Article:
CHEP '04


Physicists and industry experts meet in Interlaken to discuss future of scientific computing

Geneva, Switzerland 23 September 2004 - Next week, CERN[1] will be hosting CHEP'04, a major conference for Computing in High Energy and Nuclear Physics, at the Congress Centre in Interlaken (September 27 – October 1). This edition of CHEP[2] will be particularly auspicious, falling in the week where CERN, the European Organisation for Nuclear Research, celebrates its fiftieth anniversary. On the day of the anniversary, September 29th, a special session on the Future of Scientific Computing will feature lead speakers from the IT industry, who will discuss the future of information technology. This topic is of paramount importance to the High Energy Physics community, which is continually pushing the envelope for scientific computing applications, and currently leading the development of Grid computing for science.

Together with partner institutions around the world, CERN launched the first truly global computing Grid, called the LHC Computing Grid (LCG), exactly a year ago. This Grid, which is dedicated to experiments on CERN's next generation particle smasher, the Large Hadron Collider (LHC), is already running in production mode, with over 7000 computers and nearly 7 Petabytes of storage distributed in some 20 countries. Similar to the World Wide Web, which was developed at CERN and first publicised at a CHEP conference 12 years ago by Tim Berners-Lee and his colleagues, Grid computing is an emerging application of the Internet with potential implications that go well beyond science. For the over 500 physicists and computer scientists who will gather at CHEP this year, the progress of the LCG will be one of the primary points of interest on the agenda.

The special industry session on the 29th of September will run from 9:00 to 12:30, and is open to the press. It will feature:

Andrew Sutherland, Vice President, Technology Solutions Oracle Europe, Middle East & Africa, who will argue that the evolution of computing is not slowing down yet.

Jai Menon, IBM Fellow and Director and Chief Technologist Storage Systems Architecture and Design, who will outline the Grand Challenges facing storage systems.

Stan Williams, Senior HP Fellow Director, Quantum Science Research at HP, who will provide a perspective on the evolution and revolution in the design of computers based on nanoelectronics.

John Roese, Chief Technology Officer at Enterasys Networks, who will address the future of high speed LANs.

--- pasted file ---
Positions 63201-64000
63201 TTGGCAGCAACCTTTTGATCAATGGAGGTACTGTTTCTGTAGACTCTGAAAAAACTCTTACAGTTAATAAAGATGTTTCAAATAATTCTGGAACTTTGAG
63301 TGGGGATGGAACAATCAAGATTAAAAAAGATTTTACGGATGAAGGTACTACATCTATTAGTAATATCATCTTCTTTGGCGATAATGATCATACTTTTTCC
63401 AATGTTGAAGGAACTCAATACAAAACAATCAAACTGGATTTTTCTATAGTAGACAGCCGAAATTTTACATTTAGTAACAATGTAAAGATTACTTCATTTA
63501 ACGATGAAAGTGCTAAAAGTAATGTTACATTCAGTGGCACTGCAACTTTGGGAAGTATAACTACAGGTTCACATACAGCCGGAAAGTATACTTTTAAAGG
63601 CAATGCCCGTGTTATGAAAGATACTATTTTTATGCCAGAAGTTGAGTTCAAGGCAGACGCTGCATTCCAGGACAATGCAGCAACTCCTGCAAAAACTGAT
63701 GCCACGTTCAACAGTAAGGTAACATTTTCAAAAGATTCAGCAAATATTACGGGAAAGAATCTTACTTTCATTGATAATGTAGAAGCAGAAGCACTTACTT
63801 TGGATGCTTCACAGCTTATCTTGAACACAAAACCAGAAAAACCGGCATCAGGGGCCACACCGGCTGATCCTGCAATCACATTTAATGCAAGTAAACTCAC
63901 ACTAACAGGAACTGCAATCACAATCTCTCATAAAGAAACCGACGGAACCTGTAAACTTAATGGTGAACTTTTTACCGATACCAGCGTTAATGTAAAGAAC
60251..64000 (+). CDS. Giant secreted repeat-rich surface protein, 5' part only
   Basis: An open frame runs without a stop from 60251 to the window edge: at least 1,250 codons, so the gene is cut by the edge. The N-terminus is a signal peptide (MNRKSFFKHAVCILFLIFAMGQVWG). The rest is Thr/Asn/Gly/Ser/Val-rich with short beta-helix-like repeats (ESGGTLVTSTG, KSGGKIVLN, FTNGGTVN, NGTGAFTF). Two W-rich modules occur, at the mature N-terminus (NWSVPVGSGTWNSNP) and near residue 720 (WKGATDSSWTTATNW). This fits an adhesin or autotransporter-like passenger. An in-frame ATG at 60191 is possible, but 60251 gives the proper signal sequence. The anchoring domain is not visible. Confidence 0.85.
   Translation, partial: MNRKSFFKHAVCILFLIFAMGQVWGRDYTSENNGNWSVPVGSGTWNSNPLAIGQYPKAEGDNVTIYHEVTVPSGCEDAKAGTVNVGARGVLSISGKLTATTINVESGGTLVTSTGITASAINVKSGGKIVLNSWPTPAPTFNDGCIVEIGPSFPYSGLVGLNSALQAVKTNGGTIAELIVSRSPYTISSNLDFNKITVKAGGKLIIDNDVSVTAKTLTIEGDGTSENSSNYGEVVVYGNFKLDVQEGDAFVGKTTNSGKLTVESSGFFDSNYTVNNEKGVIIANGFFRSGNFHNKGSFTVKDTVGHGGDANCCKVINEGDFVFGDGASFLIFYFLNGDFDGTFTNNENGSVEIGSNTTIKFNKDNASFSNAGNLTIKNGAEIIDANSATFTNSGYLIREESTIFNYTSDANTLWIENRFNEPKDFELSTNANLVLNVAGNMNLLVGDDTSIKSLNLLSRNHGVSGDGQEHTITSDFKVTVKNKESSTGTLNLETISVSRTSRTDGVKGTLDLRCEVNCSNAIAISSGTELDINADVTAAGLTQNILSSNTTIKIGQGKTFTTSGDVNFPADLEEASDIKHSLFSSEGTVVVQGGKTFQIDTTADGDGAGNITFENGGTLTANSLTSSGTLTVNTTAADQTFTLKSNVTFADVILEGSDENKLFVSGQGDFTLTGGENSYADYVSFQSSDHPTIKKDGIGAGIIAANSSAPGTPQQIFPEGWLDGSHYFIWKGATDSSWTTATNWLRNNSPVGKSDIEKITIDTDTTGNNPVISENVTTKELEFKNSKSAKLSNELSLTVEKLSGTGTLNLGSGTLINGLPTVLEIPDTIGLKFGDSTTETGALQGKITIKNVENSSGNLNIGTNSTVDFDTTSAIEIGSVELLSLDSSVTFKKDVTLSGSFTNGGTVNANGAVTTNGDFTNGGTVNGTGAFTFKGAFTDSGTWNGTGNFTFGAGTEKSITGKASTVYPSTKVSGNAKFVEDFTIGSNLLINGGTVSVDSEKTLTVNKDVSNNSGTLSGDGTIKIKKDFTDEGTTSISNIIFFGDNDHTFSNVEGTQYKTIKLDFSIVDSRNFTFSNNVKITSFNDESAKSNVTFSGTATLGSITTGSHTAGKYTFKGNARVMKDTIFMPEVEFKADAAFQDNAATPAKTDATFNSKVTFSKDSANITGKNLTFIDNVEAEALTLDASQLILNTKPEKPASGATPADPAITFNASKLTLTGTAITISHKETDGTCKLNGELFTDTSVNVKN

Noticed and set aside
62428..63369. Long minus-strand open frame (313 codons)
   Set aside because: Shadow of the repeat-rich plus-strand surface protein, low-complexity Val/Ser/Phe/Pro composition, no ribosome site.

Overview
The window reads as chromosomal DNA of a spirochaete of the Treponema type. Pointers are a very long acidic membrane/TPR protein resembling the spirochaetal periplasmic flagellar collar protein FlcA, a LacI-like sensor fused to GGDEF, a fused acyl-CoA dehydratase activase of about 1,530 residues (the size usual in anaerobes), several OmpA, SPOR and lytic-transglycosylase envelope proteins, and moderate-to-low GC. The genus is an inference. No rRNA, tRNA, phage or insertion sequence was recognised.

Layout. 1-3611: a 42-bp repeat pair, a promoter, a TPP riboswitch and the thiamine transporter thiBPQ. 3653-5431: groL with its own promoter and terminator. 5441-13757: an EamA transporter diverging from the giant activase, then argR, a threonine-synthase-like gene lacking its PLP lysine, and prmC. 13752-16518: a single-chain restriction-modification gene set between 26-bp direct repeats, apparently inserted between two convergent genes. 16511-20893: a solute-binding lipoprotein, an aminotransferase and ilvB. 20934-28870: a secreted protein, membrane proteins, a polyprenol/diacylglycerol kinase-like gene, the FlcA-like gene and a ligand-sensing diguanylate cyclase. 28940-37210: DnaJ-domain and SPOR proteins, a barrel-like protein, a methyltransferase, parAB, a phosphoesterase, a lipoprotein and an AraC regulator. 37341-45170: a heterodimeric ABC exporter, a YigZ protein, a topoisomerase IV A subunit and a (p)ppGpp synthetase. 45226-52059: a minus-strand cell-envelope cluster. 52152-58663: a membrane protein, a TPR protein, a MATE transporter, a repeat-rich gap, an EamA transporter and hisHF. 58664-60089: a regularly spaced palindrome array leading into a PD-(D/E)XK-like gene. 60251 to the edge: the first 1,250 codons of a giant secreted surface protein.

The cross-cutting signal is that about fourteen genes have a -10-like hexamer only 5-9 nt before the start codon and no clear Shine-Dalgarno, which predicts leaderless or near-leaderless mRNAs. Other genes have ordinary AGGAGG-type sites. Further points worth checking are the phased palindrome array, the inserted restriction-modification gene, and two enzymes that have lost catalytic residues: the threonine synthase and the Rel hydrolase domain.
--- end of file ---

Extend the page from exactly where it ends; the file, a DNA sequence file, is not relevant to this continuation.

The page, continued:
Dave McQueeney, Chief Technology Officer for IBM's US Federal team, who will review the technological outlook for computing from IBM's perspective.

At 16:30, a press conference will feature some of the morning speakers as well as CERN representatives, and will provide an opportunity to discuss the future of Scientific Computing with the experts. The press conference will be opened by Robert Aymar, Director General of CERN, who will describe why particle physics continues to push the envelope for all sorts of technologies, including computing. Fabiola Gianotti, a leading scientist at CERN, will summarise the computing challenges that the High Energy Physics community forsees on the 5-10 year horizon. Wolfgang von Rüden, Head of CERN's IT Department, will describe the challenges of getting Grid computing to work for the start-up of the Large Hadron Collider. Industry speakers from the morning session will summarise the main points of their talks, followed by an extended Q&A session with the press.

As well as Grid middleware, Grid deployment, Grid security and scientific applications for the Grid, CHEP '04 will address wide area networking, where CERN and Caltech have recently set records for transatlantic high-speed data transfer, as well as computer fabrics, software tools, frameworks and libraries, information systems, event processing algorithms and online computing. An industrial exhibition offers a chance to learn about the latest advances from leading providers of hardware and software. For more details see

CHEP'04 is sponsored by the industrial partners of the CERN openlab for DataGrid applications, a collaboration which is testing and validating cutting-edge hardware and software solutions in CERN's demanding Grid environment. The CERN openlab partners are Enterasys, HP, IBM, Intel and Oracle.

Source: Eurekalert & others

Last reviewed: By John M. Grohol, Psy.D. on 21 Feb 2009
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